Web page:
Honda is aiming to reduce the purchasing costs for its three top-selling global models by about 30% over the next four years through a new common platform strategy that includes sharing parts. As reported in the Nikkei business news service last weekend, the move follows the announcement that the Japanese carmaker is striving to increase global sales by 50% by 2016 to 6m.
According to the report Honda plans to use a common platform for the generation of the Civic, Accord and CR-V, which will make up around 40% of its global sales by 2016. With an average 30,000 parts used in each model, Honda wants them to share between 40-50% in value terms. For the Civic and CR-V, which are based on the same platform, that figure currently stands at about 20%.
Parts procurement accounts for 80% of total manufacturing costs at Honda.
The Nikkei also reported that Honda is planning to step up purchases from major part suppliers that can supply in emerging nations and other regions of the world, citing Robert Bosch and Denso as those companies that will be supplying 40% of Honda parts by 2020, up from 16% in 2011.
Honda wants to establish a healthier competitive footing in emerging markets to challenge VW and Hyundai Motor that are already benefitting from shared parts strategies.
In addition, the carmaker is reported to be changing its design and production practice. This will mean shifting component design and assembly from in-house out to the supplier. Specifications for components such as air conditioners will now be fed out to the suppliers who will design, develop and assemble them for Honda.
This latest development raises questions about the supply of more parts from fewer suppliers, a situation that contributed to serious shortages for carmakers when the automotive supply chain was hit by the Japanese earthquake and tsunami in March 2011, as well as the Thai floods later that year in October. The latter disaster was one that hit Honda particularly badly. Honda assembly was suspended in the country and its supply chain impeded by component makers unable to maintain production. Nearly 200 supplier companies at Rojana park in the badly affected Ayutthaya region had to close down (read more here), for example.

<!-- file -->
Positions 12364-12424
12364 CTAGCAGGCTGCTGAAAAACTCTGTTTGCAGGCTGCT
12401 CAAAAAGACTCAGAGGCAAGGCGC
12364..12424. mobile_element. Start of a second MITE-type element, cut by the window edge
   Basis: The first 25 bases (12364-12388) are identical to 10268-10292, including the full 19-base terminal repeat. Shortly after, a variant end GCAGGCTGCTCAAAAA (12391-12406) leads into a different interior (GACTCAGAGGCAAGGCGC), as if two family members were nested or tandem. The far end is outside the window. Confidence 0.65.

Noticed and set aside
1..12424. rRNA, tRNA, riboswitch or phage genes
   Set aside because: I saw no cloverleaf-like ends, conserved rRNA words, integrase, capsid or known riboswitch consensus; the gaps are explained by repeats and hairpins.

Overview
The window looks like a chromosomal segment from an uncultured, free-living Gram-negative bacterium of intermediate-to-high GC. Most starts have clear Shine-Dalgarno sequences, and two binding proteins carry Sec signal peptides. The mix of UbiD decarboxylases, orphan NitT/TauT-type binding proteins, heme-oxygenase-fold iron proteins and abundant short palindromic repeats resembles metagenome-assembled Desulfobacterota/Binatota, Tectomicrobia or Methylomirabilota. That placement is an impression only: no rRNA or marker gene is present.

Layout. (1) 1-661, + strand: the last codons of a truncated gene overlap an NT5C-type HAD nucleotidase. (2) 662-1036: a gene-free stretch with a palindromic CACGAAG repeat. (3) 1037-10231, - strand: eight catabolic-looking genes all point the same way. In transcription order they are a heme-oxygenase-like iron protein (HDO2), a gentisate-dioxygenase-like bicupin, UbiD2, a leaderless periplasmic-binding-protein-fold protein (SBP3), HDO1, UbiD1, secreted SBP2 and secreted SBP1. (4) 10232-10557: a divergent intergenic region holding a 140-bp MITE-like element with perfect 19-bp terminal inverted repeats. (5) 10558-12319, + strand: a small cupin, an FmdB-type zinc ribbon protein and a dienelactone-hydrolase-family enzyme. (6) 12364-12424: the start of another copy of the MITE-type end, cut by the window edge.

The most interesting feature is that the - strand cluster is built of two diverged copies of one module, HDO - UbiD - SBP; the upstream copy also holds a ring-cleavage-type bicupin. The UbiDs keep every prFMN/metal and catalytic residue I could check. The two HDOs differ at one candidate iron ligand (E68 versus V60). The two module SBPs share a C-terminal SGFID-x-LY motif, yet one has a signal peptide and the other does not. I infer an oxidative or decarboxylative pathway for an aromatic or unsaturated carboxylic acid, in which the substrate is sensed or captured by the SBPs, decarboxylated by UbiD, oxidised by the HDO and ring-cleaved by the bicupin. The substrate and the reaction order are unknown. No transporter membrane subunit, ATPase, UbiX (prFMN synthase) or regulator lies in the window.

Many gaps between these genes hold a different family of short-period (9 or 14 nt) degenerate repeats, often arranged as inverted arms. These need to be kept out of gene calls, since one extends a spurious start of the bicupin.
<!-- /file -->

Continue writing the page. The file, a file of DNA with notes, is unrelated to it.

Tier one suppliers were encouraged to build a more diverse tier two and three supply base to minimise the risk of supply disruption to unique providers but the extent to the progress being made here is hard to gauge. Consolidating more parts across fewer suppliers could lead to further supply risks in the event of a disruption, however the cost advantages could be seen as outweighing such risks.
But there are also questions about quality.
Giving more work to the suppliers is not new according to Transport Intelligence analyst Thomas Cullen, “the question is, how will Honda ensure its quality is not affected,” he said, noting the existing rise in the level of standardisation including across everything from electric steering, bi-xenon lights, and direct injection technology, which are all products that Bosch, Delphi and the like supply.
“Honda has always sought to develop key components in-house, not least due to its commitment to quality and reliability,” said Cullen. “Ensuring this with suppliers will be vital for Honda. It’s an important change.”
The impact on the supply base and the logistics network supporting it of Honda’s latest announcement remains unclear, as the OEM has made no comment on the likely consequences for the inbound supply chain and its suppliers. Shifting to more global suppliers that are able to produce in emerging markets could reduce logistics and customs costs as well as lower currency risks. At the same time, some supplies might be consolidated in one region and supply other production locations building the same model or platform. In such cases, several carmakers have noted an increase in logistics costs, including General Motors (see the cover story in the current issue of Automotive Logistics magazine).
What the recent announcement by Honda also raises is the issue of Honda’s competitive position when it comes to the existing commonality of its parts in comparison with a company such as VW, which releases the Golf in different forms such as the Audi A3, and its Seat and Skoda models.
“I wouldn’t like to say Honda has “fallen behind” but it is reasonable to contrast the number of different model types at VW with those at Honda, added Cullen.